Figure 1. (A) Schemes for the synthesis of the nanomaterials prepared in this work. Macroscopic aspect of the samples Fe3O4, HA, and Fe3O4-HA (B) without and (C) under magnetic field. (D) Chemical structure of the Simvastatin.
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Figure 2. (a) X-ray diffraction (XRD) pattern of the Fe3O4, HA, and Fe3O4-HA; (b) Fourier-transform infrared (FTIR) spectra of the respective samples.
Figure 2. (a) X-ray diffraction (XRD) pattern of the Fe3O4, HA, and Fe3O4-HA; (b) Fourier-transform infrared (FTIR) spectra of the respective samples.
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Figure 3. Magnetization measurements of (a) the Fe3O4 and (b) Fe3O4-HA samples. The red line denotes the description of the experimental data using the Langevin function.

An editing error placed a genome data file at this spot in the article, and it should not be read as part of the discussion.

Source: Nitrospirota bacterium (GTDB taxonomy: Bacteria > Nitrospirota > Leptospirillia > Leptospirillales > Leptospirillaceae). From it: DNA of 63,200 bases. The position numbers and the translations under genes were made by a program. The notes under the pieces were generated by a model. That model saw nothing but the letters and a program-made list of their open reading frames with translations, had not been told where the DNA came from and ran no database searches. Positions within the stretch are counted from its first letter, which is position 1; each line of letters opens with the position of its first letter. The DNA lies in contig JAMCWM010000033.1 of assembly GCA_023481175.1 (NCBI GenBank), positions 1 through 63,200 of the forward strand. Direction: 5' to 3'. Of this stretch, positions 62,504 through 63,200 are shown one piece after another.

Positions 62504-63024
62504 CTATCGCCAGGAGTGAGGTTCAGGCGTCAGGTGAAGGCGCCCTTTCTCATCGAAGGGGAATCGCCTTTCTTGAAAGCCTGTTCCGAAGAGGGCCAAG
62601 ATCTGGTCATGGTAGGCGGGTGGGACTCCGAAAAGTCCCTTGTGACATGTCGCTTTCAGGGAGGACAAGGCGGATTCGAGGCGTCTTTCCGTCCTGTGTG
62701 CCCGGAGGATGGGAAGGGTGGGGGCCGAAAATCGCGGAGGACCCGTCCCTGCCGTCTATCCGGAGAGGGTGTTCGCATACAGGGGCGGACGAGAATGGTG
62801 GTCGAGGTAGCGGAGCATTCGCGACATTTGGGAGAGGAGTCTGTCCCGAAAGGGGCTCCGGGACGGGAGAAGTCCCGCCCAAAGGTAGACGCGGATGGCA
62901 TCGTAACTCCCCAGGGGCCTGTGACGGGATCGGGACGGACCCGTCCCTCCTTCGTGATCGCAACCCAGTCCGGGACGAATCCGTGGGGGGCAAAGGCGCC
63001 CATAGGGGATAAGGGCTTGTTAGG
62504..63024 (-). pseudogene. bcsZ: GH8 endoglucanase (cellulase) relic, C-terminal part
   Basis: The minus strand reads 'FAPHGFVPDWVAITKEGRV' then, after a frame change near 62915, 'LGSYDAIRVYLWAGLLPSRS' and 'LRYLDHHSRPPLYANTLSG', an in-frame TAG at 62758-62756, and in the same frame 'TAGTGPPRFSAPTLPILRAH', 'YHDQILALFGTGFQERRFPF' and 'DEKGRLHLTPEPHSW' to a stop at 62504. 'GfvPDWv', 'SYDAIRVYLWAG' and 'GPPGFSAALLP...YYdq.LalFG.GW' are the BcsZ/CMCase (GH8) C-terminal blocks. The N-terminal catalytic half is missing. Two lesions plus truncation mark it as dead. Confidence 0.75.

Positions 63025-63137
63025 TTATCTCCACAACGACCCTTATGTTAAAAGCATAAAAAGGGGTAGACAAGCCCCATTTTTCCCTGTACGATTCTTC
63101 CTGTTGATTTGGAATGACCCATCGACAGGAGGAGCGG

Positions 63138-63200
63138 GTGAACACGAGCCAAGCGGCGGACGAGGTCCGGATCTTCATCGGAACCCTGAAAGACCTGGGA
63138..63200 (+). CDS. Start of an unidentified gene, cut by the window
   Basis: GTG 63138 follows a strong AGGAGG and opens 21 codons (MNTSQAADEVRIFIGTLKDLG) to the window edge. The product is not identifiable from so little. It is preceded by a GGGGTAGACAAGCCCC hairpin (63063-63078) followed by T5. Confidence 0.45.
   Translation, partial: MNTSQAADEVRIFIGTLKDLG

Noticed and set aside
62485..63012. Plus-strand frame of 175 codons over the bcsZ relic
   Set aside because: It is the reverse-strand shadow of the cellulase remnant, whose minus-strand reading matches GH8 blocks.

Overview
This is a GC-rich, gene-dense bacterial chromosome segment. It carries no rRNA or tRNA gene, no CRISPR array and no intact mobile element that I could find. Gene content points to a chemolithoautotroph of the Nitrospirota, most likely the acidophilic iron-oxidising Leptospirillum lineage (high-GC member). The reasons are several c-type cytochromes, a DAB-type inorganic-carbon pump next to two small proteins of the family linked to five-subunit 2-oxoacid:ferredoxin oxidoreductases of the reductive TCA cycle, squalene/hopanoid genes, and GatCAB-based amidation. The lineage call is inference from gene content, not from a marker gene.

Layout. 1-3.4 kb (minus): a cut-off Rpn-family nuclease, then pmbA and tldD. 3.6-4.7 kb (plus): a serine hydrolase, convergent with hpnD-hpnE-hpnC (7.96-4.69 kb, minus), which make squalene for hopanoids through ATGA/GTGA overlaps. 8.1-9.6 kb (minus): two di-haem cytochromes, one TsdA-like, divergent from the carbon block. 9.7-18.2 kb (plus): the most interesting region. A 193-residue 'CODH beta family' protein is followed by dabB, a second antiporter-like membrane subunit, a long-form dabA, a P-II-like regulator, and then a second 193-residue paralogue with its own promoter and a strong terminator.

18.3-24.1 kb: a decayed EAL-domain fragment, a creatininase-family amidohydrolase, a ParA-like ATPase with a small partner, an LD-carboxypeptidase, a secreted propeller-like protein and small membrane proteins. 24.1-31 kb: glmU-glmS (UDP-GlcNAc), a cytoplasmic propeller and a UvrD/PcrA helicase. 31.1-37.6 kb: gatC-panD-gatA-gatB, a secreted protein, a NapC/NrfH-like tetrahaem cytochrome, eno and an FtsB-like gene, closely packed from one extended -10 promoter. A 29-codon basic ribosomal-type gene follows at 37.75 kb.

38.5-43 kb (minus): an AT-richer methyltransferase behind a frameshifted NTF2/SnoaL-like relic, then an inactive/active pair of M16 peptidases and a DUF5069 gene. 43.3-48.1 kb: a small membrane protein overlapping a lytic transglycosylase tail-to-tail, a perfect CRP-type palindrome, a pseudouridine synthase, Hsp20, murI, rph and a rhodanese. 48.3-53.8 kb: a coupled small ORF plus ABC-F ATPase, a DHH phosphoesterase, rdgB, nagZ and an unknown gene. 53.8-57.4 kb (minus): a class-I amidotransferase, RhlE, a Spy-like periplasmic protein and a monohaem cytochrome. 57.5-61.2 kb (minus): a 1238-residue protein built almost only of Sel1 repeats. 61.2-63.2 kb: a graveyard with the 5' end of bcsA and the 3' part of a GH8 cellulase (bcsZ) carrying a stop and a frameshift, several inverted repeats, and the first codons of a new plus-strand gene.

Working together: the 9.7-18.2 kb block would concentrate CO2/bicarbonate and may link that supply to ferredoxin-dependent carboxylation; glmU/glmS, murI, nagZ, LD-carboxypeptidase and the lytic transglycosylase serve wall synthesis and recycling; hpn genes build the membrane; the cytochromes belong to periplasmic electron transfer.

Figure 3. Magnetization measurements of (a) the Fe3O4 and (b) Fe3O4-HA samples. The red line denotes the description of the experimental data using the Langevin function.
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Figure 4. Transmission electron microscopy (TEM) micrographs of the samples (A) Fe3O4, (B) HA and (C) Fe3O4-HA. All bars correspond to 200 nm.
Figure 4. Transmission electron microscopy (TEM) micrographs of the samples (A) Fe3O4, (B) HA and (C) Fe3O4-HA. All bars correspond to 200 nm.
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Figure 5. (a) Differential scanning calorimetry (DSC) and (b) Absorption spectra in the ultraviolet region of simvastatin (SIMV).
Figure 5. (a) Differential scanning calorimetry (DSC) and (b) Absorption spectra in the ultraviolet region of simvastatin (SIMV).
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Figure 6. Thermogravimetric analysis of (a) Fe3O4-HA, (b) Fe3O4[email protected], and (c) Fe3O4[email protected]